Mnangagwa, barely 3 years in power, is almost making Mugabe look like a reasonable pacifist, a feat that no other person on earth could’ve pulled off! Killing protestors, changing the constitution to give himself more powers and making it difficult for potential rivals to challenge him, looting so perverse it makes the one under Mugabe look like shoplifting; it is anyone’s guess where Zimbabwe’s next chapter is going to be.

The Zanu PF politburo will of course keep Mnangagwa in power regardless. But who will he be ruling over in the next 10 years? Corpses strewn across Harare streets from his henchmen’s bullets, or dead bodies from across the countryside?

How long can the people take it? There are many strongmen we thought were invincible until their time came. Gaddafi, Mubarak, Amin, Bokassa…the examples are innumerable.

This strikes at the heart of the debate being had across Africa, especially among its young people (who in some countries account for 70-75% of the populations), on the merits of getting rid of their aging dictators. What guarantee is there that the leader(s) that will replace them won’t be the same or even worse?

We’ve seen it in Egypt; in Tunisia, in Liberia, Nigeria.  Nowhere is this conundrum more aptly evident than in Libya. Under Gaddafi the country was in the grip of a dictator. Given.  But there was peace, and he had used the oil money to modernize the country’s infrastructure and provide social services. There were no open-air slave markets in the country, and it wasn’t a point of no return for immigrants crossing the Mediterranean into Europe. Terrorists didn’t rule the roost over the territory. Then Sarkozy, Hillary Clinton and Barack Obama did what they did, and the rest, as they say, is history.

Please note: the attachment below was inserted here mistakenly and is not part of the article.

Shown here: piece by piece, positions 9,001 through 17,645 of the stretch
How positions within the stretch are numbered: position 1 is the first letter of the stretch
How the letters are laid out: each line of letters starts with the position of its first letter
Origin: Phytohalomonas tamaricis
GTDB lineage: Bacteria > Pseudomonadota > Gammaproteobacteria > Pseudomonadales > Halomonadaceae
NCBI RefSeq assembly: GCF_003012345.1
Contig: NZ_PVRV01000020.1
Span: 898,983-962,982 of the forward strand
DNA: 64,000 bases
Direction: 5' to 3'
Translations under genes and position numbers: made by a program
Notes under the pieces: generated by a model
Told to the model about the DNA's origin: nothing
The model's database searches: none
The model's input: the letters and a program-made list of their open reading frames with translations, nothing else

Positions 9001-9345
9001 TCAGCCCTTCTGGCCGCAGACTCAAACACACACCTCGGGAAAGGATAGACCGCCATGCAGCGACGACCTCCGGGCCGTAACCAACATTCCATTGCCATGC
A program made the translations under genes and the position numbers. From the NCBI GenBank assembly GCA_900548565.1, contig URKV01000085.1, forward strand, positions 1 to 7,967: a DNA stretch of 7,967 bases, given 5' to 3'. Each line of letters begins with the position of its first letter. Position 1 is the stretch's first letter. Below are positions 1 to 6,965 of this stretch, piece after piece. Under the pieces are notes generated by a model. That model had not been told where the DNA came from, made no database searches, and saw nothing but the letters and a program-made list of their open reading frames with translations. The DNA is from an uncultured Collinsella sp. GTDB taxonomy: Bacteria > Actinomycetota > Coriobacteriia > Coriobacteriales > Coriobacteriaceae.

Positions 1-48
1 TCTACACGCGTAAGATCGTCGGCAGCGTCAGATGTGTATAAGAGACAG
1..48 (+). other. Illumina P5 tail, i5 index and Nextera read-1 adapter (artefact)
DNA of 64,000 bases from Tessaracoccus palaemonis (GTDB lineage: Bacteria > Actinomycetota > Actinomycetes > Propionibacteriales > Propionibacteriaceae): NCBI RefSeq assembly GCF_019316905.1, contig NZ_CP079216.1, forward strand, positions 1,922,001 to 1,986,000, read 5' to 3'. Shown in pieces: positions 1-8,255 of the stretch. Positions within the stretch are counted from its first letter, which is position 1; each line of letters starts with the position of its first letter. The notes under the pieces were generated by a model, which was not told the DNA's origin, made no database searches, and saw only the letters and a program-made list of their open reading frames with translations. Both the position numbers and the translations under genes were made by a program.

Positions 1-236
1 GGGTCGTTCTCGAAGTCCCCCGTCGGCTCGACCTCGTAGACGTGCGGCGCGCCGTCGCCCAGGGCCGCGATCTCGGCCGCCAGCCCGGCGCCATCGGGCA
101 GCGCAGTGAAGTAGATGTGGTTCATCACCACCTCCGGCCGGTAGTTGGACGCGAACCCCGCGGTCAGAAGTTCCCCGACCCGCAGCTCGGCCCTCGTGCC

Was Mugabe an evil man? Certainly. His evil was enabled and executed by his current successor. How did Zimbabweans really think that a self-declared crocodile would change its skin tone once it became president?

These events across the continent raise critical questions for Africans. You might want change, but what type of change? Is it worthwhile to risk death, imprisonments, chaos and disorder for more of the same, if not worse? This is not to suggest that Africans shouldn’t challenge dictatorships, but this is a call to arms to be smart and pragmatic in their quest for change. Anyone who rushes us into revolution without preparation for the aftermath is playing Russian roulette with our lives.

Zimbabweans were happy that Mugabe was gone. In their euphoria they forgot that Mugabeism was still with them. Now they have to deal with a far worse overseer of the system that has oppressed them for decades.